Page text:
The last few years have seen unprecedented change in Myanmar, after democratic and economic reforms and the victory of Aung San Suu Kyi’s National League for Democracy. Yet they have also seen controversy over the humanitarian crisis in Rakhine State. New British Council research reveals what youth in Myanmar think about their future.
‘Unlike any land you know about’
Few parts of the world have seen more rapid change than Myanmar over the last decade. These years have seen the crushing of the ‘Saffron Revolution’, the transition from military control to the regime led by the Oxford-educated Nobel Peace Prize laureate and long-time political prisoner Daw Aung San Suu Kyi, as well as a rapid opening up to foreign investment, technology, and visitors. However, a number of ethnic conflicts remain ongoing, with the most prominent being that in Rakhine State, where the actions of the military against the Muslim Rohingya people have attracted international condemnation. Unlike many other ASEAN countries that approached economic and political reforms separately, Myanmar is tackling both simultaneously, whilst at the same time pursuing national peace and reconciliation among the many armed ethnic groups that continue to fight. The country is emerging rapidly from 50 years of military government to a parliamentary democracy; evolving from state socialism to a free market economic model; and attempting to create a stable and peaceful society among over 100 ethnic groups.
These years have seen the crushing of the ‘Saffron Revolution’, the transition from military control to the regime led by the Oxford-educated Nobel Peace Prize laureate and long-time political prisoner Daw Aung San Suu Kyi, as well as a rapid opening up to foreign investment, technology, and visitors
As part of its Next Generation report series on countries undergoing dramatic change, the British Council, which has been working in the country for over 70 years, surveyed 2,000 people in Myanmar aged 18-30 about their lives and aspirations. As the report notes, this cohort is the first in the nation’s history to vote in competitive elections, use modern communications technology, and work in an economy emerging from decades of isolation.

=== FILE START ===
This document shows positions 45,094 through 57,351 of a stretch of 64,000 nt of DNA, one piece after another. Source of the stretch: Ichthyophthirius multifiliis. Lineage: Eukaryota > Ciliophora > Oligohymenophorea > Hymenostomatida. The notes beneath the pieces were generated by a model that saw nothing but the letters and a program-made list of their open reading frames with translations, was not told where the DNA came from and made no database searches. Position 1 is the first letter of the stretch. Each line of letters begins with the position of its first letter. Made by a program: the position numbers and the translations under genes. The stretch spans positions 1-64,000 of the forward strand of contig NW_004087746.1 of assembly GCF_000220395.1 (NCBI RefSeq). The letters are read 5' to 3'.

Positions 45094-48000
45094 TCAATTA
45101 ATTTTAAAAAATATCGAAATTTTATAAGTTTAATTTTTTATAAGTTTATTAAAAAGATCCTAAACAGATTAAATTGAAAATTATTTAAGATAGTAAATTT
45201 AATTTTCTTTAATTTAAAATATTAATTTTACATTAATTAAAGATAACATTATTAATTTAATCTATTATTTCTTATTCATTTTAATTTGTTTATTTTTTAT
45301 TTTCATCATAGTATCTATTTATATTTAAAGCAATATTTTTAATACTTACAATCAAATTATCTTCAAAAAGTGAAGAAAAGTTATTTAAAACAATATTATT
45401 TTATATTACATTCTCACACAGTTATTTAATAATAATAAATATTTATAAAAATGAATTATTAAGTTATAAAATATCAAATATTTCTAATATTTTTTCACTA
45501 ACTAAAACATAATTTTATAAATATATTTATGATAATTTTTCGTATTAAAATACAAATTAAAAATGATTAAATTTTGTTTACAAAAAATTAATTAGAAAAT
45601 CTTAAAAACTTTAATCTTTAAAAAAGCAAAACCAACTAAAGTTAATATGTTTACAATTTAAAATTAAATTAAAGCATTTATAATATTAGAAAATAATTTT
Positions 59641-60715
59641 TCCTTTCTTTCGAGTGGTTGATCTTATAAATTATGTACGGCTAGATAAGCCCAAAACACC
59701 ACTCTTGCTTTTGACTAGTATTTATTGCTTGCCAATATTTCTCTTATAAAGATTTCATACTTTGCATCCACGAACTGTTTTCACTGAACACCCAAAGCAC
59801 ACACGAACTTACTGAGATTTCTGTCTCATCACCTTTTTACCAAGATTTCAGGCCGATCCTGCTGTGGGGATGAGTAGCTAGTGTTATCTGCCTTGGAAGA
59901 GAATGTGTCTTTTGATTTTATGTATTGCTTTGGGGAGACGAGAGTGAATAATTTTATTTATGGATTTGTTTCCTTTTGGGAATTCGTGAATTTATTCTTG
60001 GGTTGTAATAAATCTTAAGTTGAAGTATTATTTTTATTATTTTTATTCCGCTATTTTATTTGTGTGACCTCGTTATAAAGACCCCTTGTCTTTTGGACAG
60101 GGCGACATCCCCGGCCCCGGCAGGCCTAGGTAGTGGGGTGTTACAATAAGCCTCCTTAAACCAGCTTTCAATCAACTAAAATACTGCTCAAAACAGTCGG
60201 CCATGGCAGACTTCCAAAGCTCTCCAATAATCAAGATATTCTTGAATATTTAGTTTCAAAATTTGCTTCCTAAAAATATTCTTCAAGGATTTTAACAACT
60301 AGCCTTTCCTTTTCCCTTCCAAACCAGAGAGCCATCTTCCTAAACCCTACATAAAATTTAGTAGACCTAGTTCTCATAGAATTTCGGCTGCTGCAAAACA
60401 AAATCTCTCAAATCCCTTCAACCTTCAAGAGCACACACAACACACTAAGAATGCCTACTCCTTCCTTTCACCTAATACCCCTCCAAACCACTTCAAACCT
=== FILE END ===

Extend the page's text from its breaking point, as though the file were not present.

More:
On the whole, the results show an optimistic generation, eager to build on the progress of democratic reforms so far, with around 90% committed to continued political change and to sustaining the peace process, and 76% saying they expect their quality of life to improve over the next five years.
Yet serious issues remain. A quarter of the young people surveyed were unemployed. Many said there were few opportunities available for them to participate in the country’s politics. Around a fifth reported being discriminated against due to religion or ethnicity, despite many feeling that religion was less important than personal accomplishments, and downplaying its role in national identity. In a nation still divided by simmering ethnic and religious conflict, nearly 70% said they valued security and welfare ahead of freedom. One young lawyer said: “I just want a peaceful Union where everyone can finally thrive.” Though many expressed concerns about restrictions on free speech, a majority felt that free speech should not be absolute, with 68% agreeing that the state has the right to censor mass media ‘to ensure civic order and morality’.
As for the situation in Rakhine State, which has attracted widespread international attention and condemnation, 79% of the young people asked expressed concern for what is going on there, nearly 90% were concerned about loss of civilian life, and around the same number agreed that the government should do better in protecting civilians. Nevertheless, the views of youth in Myanmar on the Rohingya crisis there were strikingly mixed, with some feeling that it is an issue of terrorism, and others one of national sovereignty and land ownership, with half thinking that ‘the army did the right thing in Rakhine’. Moreover, there is a strong sense among many of them that the international criticism has been ill-informed, and that there is a lack of understanding of Myanmar and the complexities of the situation. 46% reported that the criticism ‘shows that people in the outside world don’t understand Myanmar’. There may be elements of truth in this, with the country emerging so rapidly from isolation on to the world stage. The most recognisable figure in Myanmar – Aung San Suu Kyi – has swiftly gone from being internationally lauded for her staunch commitment to democracy, to being globally condemned for her perceived inaction. But there remains a complex relationship between the army and the civilian government. One respondent summed up a common feeling by saying: “International people have a wrong perception about [Myanmar, and] should help reaching the happy ending of the story”